UN presses Vatican for confidential records on child sex abuse
The Vatican is to face tough questioning by a United Nations committee over the Catholic church’s record in tackling child sexual abuse by its clergy around the world.
A detailed “list of issues” has been released by the Geneva-based Committee on the Rights of the Child (CRC) before the appearance of officials from the Holy See. The session is expected early next year.
The decision to ask senior Roman Catholic clerics to hand over confidential internal documents to such a high-profile inquiry marks a fresh initiative in the global debate over clerical abuse. It will present the new pontiff, Pope Francis, with a direct challenge to provide records of financial compensation given to victims of sexual abuse and disclose whether secret deals were made to preserve the church’s reputation…
The information sought includes cases where priests were transferred to other parishes, “where instructions were given not to report such offences, and at which level of the clergy”, and “where children were silenced in order to minimise the risk of public disclosure”. The CRC has also asked for “the investigations and legal proceedings conducted under penal canon law against perpetrators of sexual crimes” and “the number of child victims who have been given assistance for recovery, including psychological support and social reintegration and have received financial compensation”…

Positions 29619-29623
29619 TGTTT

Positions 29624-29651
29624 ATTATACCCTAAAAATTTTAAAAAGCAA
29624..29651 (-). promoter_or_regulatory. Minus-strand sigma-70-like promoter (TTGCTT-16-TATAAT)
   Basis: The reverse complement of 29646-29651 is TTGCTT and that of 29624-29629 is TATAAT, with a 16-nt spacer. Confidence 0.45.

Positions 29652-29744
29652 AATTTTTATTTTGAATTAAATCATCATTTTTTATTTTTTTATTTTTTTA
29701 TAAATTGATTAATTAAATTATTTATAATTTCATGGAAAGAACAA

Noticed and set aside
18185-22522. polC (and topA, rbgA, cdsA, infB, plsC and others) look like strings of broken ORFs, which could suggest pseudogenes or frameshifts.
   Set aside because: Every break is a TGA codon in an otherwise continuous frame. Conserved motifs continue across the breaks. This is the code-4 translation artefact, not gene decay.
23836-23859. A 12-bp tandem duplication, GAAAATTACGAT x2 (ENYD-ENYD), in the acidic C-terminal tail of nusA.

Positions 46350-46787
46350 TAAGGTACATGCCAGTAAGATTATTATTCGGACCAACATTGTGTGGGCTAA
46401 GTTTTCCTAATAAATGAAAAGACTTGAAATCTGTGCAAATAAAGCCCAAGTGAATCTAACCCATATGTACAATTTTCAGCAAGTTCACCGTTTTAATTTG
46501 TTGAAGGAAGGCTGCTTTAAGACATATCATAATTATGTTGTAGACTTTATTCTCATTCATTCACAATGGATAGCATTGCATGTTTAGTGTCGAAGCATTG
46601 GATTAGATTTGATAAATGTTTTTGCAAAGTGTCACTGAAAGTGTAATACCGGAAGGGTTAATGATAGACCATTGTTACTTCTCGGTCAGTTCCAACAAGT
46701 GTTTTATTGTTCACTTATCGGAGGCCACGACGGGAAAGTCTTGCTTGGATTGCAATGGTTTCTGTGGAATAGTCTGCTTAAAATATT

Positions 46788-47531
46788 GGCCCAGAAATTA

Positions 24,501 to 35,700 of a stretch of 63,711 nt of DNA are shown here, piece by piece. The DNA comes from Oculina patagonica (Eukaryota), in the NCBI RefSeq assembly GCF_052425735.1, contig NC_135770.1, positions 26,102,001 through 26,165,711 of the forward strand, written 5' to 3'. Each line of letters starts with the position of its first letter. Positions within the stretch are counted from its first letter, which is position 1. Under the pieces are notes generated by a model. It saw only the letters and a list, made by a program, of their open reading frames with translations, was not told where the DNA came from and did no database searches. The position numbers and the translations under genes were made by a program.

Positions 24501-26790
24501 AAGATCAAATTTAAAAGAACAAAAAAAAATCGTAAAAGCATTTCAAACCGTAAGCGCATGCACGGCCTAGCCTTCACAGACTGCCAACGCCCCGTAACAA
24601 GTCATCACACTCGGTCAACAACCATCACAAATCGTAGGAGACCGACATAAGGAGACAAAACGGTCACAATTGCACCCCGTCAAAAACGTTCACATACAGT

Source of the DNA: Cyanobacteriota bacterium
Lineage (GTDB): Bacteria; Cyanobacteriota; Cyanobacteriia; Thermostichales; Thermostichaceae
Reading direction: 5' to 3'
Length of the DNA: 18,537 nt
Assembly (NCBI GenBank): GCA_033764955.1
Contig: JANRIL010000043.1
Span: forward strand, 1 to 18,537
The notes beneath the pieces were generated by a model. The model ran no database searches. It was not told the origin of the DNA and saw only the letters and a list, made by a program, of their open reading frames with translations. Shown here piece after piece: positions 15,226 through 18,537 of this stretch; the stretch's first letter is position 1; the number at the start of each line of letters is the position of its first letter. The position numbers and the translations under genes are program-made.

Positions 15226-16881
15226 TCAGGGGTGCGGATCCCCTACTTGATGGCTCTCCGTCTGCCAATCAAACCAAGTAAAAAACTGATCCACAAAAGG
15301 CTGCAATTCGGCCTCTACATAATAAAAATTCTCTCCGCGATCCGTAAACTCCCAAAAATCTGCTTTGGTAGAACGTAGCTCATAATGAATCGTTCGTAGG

The CRC has been pressing the Vatican for greater disclosure over the issue of clerical abuse for years. Barbara Blaine of the Survivors Network of Those Abused By Priests said last month: “The fact that a UN committee has called the Vatican to account for its record on children’s rights, including the right to be free from sexual violence and exploitation, is giving survivors all over the world hope.”
Overdue. Once again, survivors have their hopes up that a new Pope with a supposedly-refreshed staff will open the vaults of evidence against abusers in the clergy. Most important, the chance to acquire direct evidence which provides for rehabilitation of the abused.